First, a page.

If you’re considering a communication studies program, the Bureau of Labor Statistics indicates there will be approximately 4% growth in media and communication occupations between 2014-to-2024. What this means in terms of position availability is 27,400 new jobs.
If you already have the basic skill set to enter this and related fields, completing a bachelor’s degree in communication studies will prepare you to succeed even further. When polled, 83% of college students said their degree “has paid off.”
The Bureau of Labor Statistics also states that as of May 2015, the median annual wage for positions within the media and communications field was $53,530. This was substantially higher, for example, than other occupations, where the median was $36,200.
According to the Bureau of Labor Statistics, there are a number of positions you may expect to find within the media and communication field:
- Broadcasting and sound engineering technicians
- Film and video editors and camera operators
- Interpretors and translators
- Public relations specialists
- Reporters, correspondents, and broadcast news analysts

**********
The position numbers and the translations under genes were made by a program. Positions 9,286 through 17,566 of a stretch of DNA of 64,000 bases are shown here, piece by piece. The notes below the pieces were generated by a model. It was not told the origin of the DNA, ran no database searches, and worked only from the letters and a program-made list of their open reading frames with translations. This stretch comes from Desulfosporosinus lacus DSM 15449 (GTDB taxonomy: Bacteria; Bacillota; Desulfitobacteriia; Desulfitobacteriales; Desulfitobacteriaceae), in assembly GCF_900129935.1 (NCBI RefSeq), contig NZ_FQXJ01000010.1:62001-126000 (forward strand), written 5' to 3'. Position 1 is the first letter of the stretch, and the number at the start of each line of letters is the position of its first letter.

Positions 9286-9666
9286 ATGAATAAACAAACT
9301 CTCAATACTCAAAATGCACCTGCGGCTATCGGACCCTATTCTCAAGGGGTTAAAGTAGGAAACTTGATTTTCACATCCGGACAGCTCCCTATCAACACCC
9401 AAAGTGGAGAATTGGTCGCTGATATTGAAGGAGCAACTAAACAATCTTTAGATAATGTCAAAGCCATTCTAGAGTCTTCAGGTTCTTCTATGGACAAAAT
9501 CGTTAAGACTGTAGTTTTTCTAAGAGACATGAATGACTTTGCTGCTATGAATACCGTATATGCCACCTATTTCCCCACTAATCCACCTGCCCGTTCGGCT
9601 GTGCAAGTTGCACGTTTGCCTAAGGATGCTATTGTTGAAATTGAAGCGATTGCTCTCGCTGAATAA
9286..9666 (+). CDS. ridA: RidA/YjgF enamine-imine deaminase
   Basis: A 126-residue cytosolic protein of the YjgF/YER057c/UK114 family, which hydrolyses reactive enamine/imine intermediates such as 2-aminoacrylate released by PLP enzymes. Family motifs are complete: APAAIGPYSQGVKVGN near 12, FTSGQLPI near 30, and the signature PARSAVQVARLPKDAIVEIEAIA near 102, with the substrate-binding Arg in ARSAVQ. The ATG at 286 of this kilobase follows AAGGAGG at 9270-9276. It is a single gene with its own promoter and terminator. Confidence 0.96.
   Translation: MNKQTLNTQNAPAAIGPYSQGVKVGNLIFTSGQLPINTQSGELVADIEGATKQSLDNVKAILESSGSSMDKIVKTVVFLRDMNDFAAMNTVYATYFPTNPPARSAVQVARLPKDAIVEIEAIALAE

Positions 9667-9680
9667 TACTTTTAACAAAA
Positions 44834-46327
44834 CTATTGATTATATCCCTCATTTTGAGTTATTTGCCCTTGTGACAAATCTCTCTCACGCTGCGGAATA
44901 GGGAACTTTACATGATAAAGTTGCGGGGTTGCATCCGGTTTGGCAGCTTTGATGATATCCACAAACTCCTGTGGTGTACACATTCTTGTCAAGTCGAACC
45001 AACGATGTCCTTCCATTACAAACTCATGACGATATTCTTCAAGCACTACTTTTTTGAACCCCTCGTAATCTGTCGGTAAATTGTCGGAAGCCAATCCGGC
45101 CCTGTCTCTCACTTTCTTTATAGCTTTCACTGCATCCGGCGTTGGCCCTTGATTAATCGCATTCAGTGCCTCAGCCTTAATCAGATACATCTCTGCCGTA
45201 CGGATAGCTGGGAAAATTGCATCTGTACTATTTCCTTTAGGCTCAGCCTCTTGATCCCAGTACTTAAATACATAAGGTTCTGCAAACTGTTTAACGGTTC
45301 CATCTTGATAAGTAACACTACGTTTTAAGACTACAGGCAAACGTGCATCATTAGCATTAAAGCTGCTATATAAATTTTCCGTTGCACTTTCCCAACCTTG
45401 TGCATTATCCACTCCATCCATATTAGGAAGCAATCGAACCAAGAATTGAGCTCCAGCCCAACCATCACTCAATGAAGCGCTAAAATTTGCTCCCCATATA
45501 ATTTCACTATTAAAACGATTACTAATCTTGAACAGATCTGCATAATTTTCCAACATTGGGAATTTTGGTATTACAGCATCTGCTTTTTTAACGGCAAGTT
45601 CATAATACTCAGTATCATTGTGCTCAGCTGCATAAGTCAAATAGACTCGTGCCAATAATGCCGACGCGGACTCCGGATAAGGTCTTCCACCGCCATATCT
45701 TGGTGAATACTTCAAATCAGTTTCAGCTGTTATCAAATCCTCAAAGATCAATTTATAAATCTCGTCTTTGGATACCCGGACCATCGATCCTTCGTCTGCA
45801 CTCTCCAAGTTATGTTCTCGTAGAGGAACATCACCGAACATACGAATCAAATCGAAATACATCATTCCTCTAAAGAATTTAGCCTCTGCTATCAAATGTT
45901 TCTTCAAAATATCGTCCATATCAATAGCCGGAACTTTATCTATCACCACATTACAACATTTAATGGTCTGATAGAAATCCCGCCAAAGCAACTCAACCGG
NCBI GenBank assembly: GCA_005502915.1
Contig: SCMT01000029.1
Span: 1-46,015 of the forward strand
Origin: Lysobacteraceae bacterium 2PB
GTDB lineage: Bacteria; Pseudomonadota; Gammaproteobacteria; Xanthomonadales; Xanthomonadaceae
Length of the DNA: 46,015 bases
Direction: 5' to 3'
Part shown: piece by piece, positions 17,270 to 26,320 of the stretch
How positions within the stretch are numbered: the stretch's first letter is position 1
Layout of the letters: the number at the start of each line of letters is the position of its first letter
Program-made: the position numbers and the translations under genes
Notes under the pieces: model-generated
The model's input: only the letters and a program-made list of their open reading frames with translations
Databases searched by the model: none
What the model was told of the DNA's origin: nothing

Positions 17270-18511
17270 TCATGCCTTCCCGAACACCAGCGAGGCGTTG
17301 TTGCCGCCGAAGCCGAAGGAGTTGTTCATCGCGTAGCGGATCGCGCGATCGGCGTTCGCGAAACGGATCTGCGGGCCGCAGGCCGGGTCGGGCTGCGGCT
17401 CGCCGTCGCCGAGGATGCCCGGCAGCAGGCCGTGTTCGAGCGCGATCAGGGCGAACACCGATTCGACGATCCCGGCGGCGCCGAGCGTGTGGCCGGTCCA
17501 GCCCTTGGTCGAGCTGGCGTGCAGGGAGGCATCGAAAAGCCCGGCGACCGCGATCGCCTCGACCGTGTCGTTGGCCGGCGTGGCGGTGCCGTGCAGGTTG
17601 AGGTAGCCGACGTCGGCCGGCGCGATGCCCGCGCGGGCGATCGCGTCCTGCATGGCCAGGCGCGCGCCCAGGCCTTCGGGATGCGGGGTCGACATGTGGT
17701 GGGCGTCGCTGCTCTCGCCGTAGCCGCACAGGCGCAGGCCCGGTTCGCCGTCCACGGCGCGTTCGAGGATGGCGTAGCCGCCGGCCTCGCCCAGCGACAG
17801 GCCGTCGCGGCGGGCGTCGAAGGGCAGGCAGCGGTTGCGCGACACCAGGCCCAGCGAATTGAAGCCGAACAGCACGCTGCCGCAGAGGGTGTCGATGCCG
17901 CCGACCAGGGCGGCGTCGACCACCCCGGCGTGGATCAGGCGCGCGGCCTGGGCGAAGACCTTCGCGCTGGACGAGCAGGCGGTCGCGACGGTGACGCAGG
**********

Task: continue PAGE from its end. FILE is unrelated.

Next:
- Technical writers
- Writers and authors
There will, of course, be specialized skill sets needed for each of these positions. In addition to learning these in your communication studies program, you will also have an opportunity to further hone them once you launch your career.
A Pew Research report from 2012, provided the following median incomes based on the level of school completed:
- High-school diploma: $28,000
- Some college: $30,000
- Bachelor’s degree or higher: $45,000
In 2013, it was found that people in the United States with bachelor’s degrees earned 98% more per hour that those without. Furthermore, 89% of millennials with a degree were employed on a full-time basis.
Currently, the average starting salary for someone with a bachelor’s degree is $45,000, and the average hourly rate is around $32.60. Depending on the time of position as well as the specific position, these figures will vary.
There were 21 million students in college during 2014. According to the National Center for Education Statistics, 20.5 million students were expected to attend colleges and universities in the fall of 2016.
If you’re looking for a versatile career path, and the opportunities it can afford, start exploring a communication studies program catalogue and earn your communications degree.